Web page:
Archive for April, 2018

northwestnaturalist: Wandering Tattler (Tringa incana)…

Wednesday, April 25th, 2018


Wandering Tattler (Tringa incana) Scolopacidae

Seal Rock State Park, OR
June 11, 2015
Robert Niese

This Tattler was certainly wandering! It’s breeding season for most shorebirds this time of year, but this lone Wandering Tattler is hundreds of miles away from its typical breeding grounds in NE Russia, Alaska, and NW Canada. What’cha doing here, buddy?


Reading the blog from Glenn Kincaid’s 2015 Santa Barbara County “Green Big Year” was a big part of what got me excited about keeping a county year list this year. Mine isn’t remotely green (I feel fairly conflicted about all the fossil fuel I’m burning), but reading Glenn’s account of the different species he was able to find and the places he found them made me want to do some of that. Glenn hadn’t been birding much in Santa Barbara County this year (he was traveling, I believe), but he’s back and entering eBird lists, and yesterday he reported two Wandering Tattlers from the Santa Barbara Harbor breakwater.

I headed out there this morning and walked to the sandspit at the end of the breakwater. There were lots of cool birds; loons and Black-crowned Night Herons and a huge flock of Elegant Terns. But no Wandering Tattlers. I was philosophical about it. They’d probably continued their wandering. No big deal. ¯\_(ツ)_/¯

I turned around to walk back off the sandspit, and… there they were. Three of them. I know I say they’re all cool birds, but these ones were really cool. Nothing like an unambiguous shorebird, right there in front of you.

Reposted from

Western Wood-Peewee (Contopus sordidulus)Photo by Flickr user J….

Tuesday, April 24th, 2018

Western Wood-Peewee (Contopus sordidulus)

Photo by Flickr user J. N. Stuart


Hard to miss when they’re vocalizing, which this one was as I was walking along Refugio Road this morning. Another summer visitor added to the list. 😃

Reposted from

philly-state-of-mind:Common Ground-DoveBellflower, CAJuly 10,…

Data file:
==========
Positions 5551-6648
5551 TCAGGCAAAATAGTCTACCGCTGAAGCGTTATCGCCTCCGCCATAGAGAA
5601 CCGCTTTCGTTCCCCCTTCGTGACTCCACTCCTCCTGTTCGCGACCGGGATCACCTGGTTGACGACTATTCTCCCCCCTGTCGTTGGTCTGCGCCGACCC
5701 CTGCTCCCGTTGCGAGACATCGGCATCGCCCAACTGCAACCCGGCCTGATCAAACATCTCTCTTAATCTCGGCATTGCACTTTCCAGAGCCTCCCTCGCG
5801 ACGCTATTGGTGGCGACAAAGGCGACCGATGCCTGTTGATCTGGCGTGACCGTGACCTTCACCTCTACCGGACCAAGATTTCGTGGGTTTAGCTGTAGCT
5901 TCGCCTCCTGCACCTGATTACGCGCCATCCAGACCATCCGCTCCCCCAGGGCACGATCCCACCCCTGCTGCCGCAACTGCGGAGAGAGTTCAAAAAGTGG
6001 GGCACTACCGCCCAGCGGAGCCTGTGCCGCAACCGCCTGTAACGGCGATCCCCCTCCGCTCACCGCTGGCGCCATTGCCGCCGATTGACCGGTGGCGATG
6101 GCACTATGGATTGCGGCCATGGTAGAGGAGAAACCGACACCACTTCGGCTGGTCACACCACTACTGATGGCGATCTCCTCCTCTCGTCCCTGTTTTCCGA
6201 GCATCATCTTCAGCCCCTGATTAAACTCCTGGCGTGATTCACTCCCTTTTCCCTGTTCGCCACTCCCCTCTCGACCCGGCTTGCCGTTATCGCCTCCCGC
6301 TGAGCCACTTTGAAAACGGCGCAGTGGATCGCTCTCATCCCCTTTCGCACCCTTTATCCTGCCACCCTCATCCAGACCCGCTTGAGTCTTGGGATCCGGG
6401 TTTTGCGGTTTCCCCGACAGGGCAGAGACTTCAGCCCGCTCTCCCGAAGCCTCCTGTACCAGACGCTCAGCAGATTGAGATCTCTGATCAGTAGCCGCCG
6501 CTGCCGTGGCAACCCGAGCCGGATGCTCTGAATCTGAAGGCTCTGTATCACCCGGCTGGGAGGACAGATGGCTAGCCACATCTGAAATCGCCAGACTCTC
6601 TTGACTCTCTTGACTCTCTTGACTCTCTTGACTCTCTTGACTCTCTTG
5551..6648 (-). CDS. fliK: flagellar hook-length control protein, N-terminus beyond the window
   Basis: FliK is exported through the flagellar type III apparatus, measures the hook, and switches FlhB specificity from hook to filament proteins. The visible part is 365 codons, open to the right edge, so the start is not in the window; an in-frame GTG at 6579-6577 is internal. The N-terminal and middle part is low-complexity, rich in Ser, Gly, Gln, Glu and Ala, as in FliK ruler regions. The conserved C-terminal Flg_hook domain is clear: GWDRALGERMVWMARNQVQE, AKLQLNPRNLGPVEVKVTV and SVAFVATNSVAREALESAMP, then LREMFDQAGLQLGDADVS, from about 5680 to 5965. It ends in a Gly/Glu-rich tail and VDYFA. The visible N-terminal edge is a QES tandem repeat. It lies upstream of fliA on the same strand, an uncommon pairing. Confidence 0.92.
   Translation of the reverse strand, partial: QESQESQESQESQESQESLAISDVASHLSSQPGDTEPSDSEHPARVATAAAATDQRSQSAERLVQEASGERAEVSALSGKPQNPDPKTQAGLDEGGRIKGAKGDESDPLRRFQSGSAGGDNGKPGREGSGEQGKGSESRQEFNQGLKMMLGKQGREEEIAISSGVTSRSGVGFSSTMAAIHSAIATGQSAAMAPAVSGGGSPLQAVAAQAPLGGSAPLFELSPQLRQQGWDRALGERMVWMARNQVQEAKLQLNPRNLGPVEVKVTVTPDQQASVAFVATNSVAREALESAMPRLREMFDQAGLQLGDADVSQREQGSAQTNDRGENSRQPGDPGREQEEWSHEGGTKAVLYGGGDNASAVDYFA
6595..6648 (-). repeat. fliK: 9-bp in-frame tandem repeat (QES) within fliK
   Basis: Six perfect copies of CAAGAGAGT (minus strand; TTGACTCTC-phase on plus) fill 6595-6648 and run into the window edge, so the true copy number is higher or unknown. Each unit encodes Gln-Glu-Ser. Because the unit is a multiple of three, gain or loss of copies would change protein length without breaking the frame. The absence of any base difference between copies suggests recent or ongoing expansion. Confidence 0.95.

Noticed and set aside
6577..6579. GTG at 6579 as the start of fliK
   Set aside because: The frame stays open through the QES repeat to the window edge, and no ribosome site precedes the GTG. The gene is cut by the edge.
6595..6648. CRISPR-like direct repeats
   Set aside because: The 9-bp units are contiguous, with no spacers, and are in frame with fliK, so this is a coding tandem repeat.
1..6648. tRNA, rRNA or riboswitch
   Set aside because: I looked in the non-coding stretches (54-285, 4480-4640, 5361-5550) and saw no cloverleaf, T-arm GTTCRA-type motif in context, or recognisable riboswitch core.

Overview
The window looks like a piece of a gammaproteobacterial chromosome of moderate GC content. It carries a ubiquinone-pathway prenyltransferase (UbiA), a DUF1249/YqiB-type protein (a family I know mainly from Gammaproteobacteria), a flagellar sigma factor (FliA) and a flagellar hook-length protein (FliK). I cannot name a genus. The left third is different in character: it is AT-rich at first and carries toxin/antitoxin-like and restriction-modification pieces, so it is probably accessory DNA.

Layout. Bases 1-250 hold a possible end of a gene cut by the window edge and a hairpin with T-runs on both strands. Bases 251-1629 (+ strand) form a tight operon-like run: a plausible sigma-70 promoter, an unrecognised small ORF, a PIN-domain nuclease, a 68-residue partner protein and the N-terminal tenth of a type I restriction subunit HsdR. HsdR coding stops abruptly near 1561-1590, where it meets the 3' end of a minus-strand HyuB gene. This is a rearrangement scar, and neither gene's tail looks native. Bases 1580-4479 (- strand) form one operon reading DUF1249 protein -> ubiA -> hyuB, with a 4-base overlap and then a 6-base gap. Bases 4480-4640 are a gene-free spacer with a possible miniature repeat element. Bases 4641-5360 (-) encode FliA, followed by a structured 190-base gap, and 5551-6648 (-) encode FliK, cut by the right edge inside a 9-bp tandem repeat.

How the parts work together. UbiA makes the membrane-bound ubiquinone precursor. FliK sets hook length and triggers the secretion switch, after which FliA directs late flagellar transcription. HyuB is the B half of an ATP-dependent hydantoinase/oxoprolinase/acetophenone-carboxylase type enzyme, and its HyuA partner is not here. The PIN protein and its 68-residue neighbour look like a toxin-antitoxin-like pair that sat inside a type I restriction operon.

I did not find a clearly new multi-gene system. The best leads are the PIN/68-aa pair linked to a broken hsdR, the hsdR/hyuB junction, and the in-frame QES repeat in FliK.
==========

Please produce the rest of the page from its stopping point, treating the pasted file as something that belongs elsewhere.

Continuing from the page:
Tuesday, April 24th, 2018


Common Ground-Dove
Bellflower, CA
July 10, 2013
Taken with a Canon PowerShot SX50 HS


Uncommon and declining in Santa Barbara County. 😞

I know them from when I was a kid birdwatching in Florida, and have seen them a couple of times in Carp, but not recently.

So I set the alarm and headed up this morning to Farren Road on the other side of Santa Barbara, where a few have been seen lately in an avocado orchard. I didn’t see any, but heard two of them clearly enough to count.

Reposted from

surfbirds:Elegant Terns (winter) (Santa Monica State…

Sunday, April 22nd, 2018


Elegant Terns (winter) (Santa Monica State Beach)


This afternoon I headed to Goleta Beach County Park, where some early Elegant Terns had been hanging out with Royals and Caspians. It was just what I needed to further my tern education: all three species hanging out together where I could study them in the spotting scope.

I’m definitely getting more comfortable with all three. 🙂

Reposted from

Cassin’s Vireo (Vireo cassinii)Photo by Flickr user Amado…

Friday, April 20th, 2018

Cassin’s Vireo (Vireo cassinii)

Photo by Flickr user Amado Demesa


There are some decent-sized holes in my birding knowledge. As I was discussing in connection with terns yesterday, there are certain groups I’ve tended to avoid in the past as requiring too much work.

“Little olive jobs flitting in tree canopies” is one of them. Until recently I haven’t really put in the effort. As a result, until this morning I’d never (knowingly) seen a Cassin’s Vireo.

But with the year-list obsession I have no excuse. People started reporting them around here few weeks ago in eBird, and I started keeping my eyes open. And this morning I was successful! I was looking at migrants in the willows at the Greenwell Preserve; the sun had just come up and the trees were full of singing. At one point I thought I heard what sounded like the Cassin’s Vireo recordings I’d been listening to, but it didn’t repeat, and I gave up looking for the singer and went back to all the awesome Orange-crowned and Nashville Warblers. And then there it was, plain as day! Spectacles, gray head, wing bars… I even got a glimpse of the yellow edging on the secondaries.

A very stylish bird. 🙂

Reposted from